These children are named today during the week we read Parashat Tetzaveh. The Parasha this week continues to address the details of theMishkan—this week not so much the construction of the Mishkan but rather the roles of the Kohanim and specifically the details of the clothing they were to wear when serving in the Mishkan.

Ktzat muzar–it is a little strange that the Parasha spends so much time on the external garments of the Kohanim. Normally in Judaism we focus not so much on the exterior features of a person—we don’t concentrate on their appearance or the clothes they wear but rather onthe integrity and purity that defines their souls and character. We are more concerned for the purity of the soul than the cleanliness of the clothes. But there is an expression “that clothes make the man”– or perhaps it is more appropriate to say today that clothes make the woman.  These tiny girls were born into the world without any outer garments or possessions—just two naked bodies squirming and crying b’simcha u-v’sa-son–as they made the passage from the world of the womb into theroom of the world.

But from the moment of their birth these two babies began the process of individuation that will continue throughout their lives. One was bornfirst; the other was born second.  One with blond hair;  the other with brown. One seemed pensive; the other active. Today the names thatIlana and Daniel give to these girls will further define them.

Each name is an external garment that dresses each of these girls in the clothing of their individuality.  As twins part of their challenge in life will be not only to uncover their distinctiveness, but also to distinguish themselves from each another.

But it is not only their names which will define them during their lives. It is also their parents who will shape who they will become. These girls have been born to parents who share a love of Torah, a passion for literature and a respect for history. They have been born to parents who have chosen to build their lives in Israel and to raise their children in the homeland of the Jewish people. They have born as sisters to their brother, Matan, who so far has been very gentle and loving toward them. They have been born into two families, the Kurshans and the Feldmans who come from a lineage of study, learning and Ahavat Yisrael. I know I speak for Alisa and Rella when I say how privileged we are to be here as grandparents during these weeks and to share  the beginning of these girls’ lives. And I know, Daniel, you will tell your children the stories about your father so they will know the full richness of their inheritance.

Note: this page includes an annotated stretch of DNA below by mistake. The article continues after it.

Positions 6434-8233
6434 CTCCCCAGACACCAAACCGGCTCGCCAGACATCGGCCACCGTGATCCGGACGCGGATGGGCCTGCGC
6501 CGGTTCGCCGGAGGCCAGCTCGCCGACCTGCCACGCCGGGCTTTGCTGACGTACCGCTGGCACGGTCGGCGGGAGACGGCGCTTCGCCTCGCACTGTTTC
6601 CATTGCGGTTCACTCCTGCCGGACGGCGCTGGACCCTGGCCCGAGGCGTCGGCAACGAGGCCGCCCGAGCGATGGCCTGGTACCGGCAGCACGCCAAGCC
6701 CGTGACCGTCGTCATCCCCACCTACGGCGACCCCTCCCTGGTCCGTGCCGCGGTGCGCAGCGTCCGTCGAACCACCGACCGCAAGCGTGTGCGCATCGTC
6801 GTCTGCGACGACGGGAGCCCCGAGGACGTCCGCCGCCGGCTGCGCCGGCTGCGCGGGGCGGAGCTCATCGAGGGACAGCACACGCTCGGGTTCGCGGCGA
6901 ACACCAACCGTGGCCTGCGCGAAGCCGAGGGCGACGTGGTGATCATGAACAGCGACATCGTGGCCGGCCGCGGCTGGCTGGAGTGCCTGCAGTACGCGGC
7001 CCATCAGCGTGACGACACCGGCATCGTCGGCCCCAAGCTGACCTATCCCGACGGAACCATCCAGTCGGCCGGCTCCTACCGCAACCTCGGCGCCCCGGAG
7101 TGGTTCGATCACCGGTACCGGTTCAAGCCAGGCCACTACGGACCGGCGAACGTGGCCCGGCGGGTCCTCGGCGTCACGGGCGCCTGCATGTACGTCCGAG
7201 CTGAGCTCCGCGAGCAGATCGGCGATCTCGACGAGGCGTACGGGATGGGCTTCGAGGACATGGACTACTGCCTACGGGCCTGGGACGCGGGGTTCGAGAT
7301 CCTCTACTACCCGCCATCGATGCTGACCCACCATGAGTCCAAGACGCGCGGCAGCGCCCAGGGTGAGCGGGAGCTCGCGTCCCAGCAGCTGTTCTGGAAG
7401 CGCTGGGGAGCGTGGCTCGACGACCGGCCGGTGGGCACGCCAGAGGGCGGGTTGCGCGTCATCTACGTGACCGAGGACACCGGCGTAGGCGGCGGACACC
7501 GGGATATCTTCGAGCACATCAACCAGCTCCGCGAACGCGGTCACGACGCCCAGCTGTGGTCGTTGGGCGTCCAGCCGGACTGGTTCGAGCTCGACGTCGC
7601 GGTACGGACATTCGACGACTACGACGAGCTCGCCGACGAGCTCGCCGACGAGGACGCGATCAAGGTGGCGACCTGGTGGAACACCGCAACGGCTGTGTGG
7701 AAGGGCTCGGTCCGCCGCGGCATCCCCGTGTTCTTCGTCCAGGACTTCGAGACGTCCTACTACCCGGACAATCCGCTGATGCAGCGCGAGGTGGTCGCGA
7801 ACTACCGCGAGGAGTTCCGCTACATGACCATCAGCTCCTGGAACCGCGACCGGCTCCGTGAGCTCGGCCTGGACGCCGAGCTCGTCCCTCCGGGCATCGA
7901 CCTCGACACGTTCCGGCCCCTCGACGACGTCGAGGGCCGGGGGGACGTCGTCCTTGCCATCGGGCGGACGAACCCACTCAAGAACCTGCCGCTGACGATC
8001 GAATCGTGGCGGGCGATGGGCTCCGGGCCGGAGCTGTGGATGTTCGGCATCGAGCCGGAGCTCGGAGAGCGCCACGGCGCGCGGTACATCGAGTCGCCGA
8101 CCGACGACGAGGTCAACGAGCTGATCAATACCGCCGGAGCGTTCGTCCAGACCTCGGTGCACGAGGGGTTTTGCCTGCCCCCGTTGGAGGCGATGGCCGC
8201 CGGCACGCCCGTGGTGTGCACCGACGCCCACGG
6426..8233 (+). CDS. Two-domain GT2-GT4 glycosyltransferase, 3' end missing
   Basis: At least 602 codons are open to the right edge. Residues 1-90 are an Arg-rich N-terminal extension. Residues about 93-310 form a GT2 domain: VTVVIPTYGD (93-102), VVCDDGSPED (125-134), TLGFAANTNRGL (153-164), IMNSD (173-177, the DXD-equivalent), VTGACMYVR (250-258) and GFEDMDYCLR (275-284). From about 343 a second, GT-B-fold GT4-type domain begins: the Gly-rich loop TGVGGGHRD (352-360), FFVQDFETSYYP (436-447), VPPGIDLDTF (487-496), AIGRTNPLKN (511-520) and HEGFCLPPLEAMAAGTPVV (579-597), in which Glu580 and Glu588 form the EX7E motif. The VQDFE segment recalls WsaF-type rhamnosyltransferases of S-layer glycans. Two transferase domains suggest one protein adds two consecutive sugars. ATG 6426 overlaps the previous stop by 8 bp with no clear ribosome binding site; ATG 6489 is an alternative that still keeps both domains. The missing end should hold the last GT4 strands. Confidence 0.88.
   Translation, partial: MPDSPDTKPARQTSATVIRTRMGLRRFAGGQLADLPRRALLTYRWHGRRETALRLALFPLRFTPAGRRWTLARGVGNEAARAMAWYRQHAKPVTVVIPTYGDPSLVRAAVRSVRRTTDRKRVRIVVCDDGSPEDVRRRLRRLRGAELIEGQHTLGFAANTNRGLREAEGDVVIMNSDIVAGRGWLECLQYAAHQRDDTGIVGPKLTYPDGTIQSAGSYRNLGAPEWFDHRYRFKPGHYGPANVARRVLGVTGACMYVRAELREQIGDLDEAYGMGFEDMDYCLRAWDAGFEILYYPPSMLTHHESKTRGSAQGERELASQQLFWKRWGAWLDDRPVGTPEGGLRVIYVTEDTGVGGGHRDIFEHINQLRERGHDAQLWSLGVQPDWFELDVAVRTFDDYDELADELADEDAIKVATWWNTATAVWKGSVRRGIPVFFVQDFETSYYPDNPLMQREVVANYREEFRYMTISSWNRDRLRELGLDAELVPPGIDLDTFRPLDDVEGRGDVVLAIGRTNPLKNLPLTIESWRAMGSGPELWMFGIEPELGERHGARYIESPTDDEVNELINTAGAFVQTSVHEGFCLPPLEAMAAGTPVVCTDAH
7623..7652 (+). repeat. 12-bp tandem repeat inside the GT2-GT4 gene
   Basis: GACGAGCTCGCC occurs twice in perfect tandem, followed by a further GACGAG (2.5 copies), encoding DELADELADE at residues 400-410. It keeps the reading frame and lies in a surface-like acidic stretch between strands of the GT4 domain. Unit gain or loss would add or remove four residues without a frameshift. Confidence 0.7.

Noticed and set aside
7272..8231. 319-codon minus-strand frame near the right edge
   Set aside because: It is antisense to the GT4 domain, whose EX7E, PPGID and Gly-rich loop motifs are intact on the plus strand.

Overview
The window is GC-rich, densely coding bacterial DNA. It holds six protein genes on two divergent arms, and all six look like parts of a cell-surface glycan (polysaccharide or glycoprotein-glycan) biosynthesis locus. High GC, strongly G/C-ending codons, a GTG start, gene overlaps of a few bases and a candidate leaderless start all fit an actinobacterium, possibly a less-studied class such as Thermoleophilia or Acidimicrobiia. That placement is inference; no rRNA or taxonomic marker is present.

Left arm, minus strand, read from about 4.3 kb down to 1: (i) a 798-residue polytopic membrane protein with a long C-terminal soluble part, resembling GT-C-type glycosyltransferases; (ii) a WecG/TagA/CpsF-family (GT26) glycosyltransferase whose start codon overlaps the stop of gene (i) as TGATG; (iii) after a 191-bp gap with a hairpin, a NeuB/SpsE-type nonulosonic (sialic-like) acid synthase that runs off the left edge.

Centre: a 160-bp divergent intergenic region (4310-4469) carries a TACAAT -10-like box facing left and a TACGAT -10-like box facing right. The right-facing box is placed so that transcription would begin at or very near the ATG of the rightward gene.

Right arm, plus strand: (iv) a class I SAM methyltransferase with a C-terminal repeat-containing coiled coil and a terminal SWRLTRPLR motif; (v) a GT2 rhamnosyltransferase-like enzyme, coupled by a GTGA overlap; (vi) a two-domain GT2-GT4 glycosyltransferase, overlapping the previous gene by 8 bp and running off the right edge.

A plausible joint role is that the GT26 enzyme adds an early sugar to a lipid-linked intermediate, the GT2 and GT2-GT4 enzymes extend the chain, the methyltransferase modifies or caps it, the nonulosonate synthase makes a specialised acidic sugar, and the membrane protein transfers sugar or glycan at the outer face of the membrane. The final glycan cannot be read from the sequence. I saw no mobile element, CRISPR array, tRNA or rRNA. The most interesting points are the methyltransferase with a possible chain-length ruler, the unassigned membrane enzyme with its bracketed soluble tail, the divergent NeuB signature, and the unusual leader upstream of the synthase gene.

And lastly these children will be defined by their community. Aside from the time Alisa and I have been able to spend with you, Ilana and Daniel, and with your children, it has also been wonderful for us to meet so many of your friends and to come to know the personal and professional communities of which you are a part. You will never have to raise your children alone because there is indeed a village of your friends here who will support you. We have been touched, as I know both of you have been, by the overflowing good wishes of all your friends and colleagues as well as by their concrete offers of help. We know that your children will always be surrounded by an abundance of their peers. Theirs will never be the only stroller pushed through the streets of Jerusalem; rather they will be surrounded by the strollers of so many other children that fill the streets of this city.

So these two girls born naked into the world have already been adorned in the garments of our tradition. We know these girls will grow up enveloped by the teachings of our texts and the music of our Masoret. Today you begin to dress and address them by their names. You wrap them in your love  as their parents. You clothe them in the care of their grandparents, your friends, and your community. You crown these girls with the adornment of their Jewish inheritance. May the garments that they wear be like the garments of the ancient Kohanim–clothing l’khavod  ul-tif-ah-ret– garments that adorn these girls in dignity and radiance.

המלאך הגואל אותי מכל רע יברך את הנערות

May your daughters always following in the footsteps of the angels who will guide their lives. May they always be a blessing to their families and to their community.  May God watch over them and protect them. May God bless these girls so that they will both become an adornment and a crown l’kol am Yisrael–to the entire community of Israel.